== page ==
order. For instance, you may see an Org. Name line something like Comcast Cable
Communications, IP Services—in other words, this would be a computer connected
through a broadband ISP. In this case, the computer probably keeps the same IP number
for an extended time; had this been an AOL subscriber who dials in, the IP number
would change each time the person connects.
3. If you are sure this order is fraudulent, contact the ISP to report it.
4. If you wish to block the IP number, to ensure the computer cannot be used again to buy
from you, click the Add button.
5. Click the Done button to finish.
The maximum number of entries in the IP Block List is 100; these can either be ranges or
individual IP numbers. Only ten can be added at a time.
There’s another way to block numbers or ranges of numbers. Click the Risk Tools link in the
Store Manager page, and then click the IP Blocking link to get to the IP Blocking page. Enter
a range of IP addresses into the IP Addresses box (for instance, 216.109.112.0–135), click the
Add button, and then click the Done button.
IP blocking is really quite tricky. In fact, unless your business is particularly hard hit by
fraud, you’ll probably end up ignoring it. Unfortunately, it’s not practical to block entire swathes
of the globe, but it may be possible to block particular countries.
Of course being able to handle incoming orders is all very well . . . but you need orders first!
In the following chapters you’re going to find out how to generate sales in your store.
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Chapter 21
Promotion Strategies and Tools
O
pening your store for business is all very well, but how are you going to get people to visit
your store? And how are you going to encourage them to buy from you?
We’ll be looking at ways to get traffic from the search engines, and various other sources,
starting in Chapter 22. Before we get there, though, let’s look at a variety of promotional and
marketing tools provided by Yahoo! Perhaps one of the most important tools Yahoo! provides is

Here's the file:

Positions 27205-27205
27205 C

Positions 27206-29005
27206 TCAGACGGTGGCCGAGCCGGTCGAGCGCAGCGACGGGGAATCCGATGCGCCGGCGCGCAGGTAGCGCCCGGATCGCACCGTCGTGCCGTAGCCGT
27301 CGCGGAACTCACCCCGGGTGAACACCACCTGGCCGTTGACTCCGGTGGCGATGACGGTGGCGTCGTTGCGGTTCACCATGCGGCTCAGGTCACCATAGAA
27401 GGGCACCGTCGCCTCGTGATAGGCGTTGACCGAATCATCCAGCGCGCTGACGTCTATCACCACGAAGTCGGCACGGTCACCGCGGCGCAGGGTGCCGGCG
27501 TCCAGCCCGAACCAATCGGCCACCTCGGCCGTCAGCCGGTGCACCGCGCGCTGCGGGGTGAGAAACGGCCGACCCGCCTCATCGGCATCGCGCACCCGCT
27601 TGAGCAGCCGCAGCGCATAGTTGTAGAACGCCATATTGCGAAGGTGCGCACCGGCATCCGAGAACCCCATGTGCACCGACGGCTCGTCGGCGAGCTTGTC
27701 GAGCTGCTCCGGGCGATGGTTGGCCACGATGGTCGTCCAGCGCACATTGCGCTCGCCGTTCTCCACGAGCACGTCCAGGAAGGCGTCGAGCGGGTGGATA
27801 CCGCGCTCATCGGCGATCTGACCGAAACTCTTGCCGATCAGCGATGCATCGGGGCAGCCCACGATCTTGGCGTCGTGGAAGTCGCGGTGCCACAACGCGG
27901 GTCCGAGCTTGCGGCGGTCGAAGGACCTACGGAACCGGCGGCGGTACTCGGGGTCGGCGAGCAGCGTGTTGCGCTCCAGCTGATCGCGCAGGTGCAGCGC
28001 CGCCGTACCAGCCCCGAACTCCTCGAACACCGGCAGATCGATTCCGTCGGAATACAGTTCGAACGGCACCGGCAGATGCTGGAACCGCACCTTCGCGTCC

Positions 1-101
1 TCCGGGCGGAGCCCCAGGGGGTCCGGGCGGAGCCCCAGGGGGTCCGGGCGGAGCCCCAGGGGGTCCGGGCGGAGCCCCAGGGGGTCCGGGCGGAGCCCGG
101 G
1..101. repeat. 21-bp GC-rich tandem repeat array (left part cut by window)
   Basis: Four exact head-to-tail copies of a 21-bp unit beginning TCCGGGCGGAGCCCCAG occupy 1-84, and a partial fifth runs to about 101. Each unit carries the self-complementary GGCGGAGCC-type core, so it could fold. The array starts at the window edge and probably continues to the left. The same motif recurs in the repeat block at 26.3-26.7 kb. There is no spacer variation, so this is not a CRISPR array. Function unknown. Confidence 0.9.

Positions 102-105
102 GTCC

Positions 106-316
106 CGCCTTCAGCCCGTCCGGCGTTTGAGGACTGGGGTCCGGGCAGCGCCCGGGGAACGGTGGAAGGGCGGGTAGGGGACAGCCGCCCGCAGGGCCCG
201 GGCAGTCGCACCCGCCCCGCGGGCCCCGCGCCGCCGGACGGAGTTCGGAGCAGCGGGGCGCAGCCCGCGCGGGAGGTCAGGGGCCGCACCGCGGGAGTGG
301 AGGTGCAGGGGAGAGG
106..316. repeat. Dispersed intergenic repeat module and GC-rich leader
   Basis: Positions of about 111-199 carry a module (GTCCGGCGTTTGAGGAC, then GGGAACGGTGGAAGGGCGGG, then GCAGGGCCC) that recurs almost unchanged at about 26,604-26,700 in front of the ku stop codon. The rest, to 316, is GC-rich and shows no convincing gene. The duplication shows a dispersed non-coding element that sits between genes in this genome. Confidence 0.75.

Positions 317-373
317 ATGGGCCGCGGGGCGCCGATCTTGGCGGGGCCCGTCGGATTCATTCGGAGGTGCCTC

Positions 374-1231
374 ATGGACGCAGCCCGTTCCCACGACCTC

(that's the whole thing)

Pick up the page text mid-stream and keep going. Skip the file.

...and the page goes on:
quick access to the Yahoo! Shopping directory; you can quickly feed data into Yahoo! Shopping,
which can then direct people to your store (you’ll pay between 10 cents and 80 cents each time
someone clicks a link to your site).
There are other useful tools, though. Coupons and discounts can be very effective—you
can even combine a discount with a tracking link to promote a special discount offer through a
club, a discussion group, or a friend’s web site. You’ll also learn about affiliate programs, e-mail
marketing, and Merchant Solutions’ statistics.
Submitting Data to Yahoo! Shopping
Yahoo! maintains a huge directory of products that is used when people search
through the Yahoo! Product search or directly at the Yahoo! Shopping site.
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Yahoo! doesn’t provide buyer’s guides for all categories, just for a few basics, such as
books, CDs, electronics, and video games.
In addition, if you provide the correct product information, your products may also appear
in the Yahoo! Shopping Buyer’s Guides. These are comparison charts that allow buyers to
compare specific products across various merchant sites. You’ll have to provide particular
product information that will allow Yahoo! to exactly match products; ISBN numbers for books,
manufacturer’s part numbers, UPC codes for many other products, and so on.
The products in this directory have been placed there by their merchants, through the Product
Submit program. Each time someone clicks a link to a merchant’s store, the merchant pays
Yahoo! a sum dependent on the category in which the product has been placed—as a Merchant
Solutions client, you’ll pay 20 percent less than the normal rates, which vary between 12 cents
and 80 cents.
There are other, optional costs. You can choose to upload a store logo, for instance, or display
your store name in bold text, both of which give you priority placement when your product turns
up in a search-results page.
To sign up for a Yahoo! Shopping account, click the Yahoo! Shopping link in Store Manager,
and follow the instructions. You must enter Yahoo! Shopping this way in order to ensure you get
your 20 percent discount.
Preparing Product Data
Yahoo! Shopping can pull your product data directly from Merchant Solutions’ Catalog Manager.
In fact it will check your product data several times a day, to make sure it has the latest information.
Before you can submit data to Yahoo! Shopping, you need to prepare your data. There are a
number of fields that you must provide, and others that you should provide. Remember that the
more information you provide about your products, the more likely they are to be found. Why?
Because if someone searches using a particular word or code, and that word or code isn’t in your
product information, your product won’t be found. For instance, people sometimes search using
manufacturer’s codes. If you don’t include them, your competitors’ sites may be found, but
yours won’t!
Notice that Yahoo! Shopping doesn’t pull the Sale-price field! If you’re using both the Price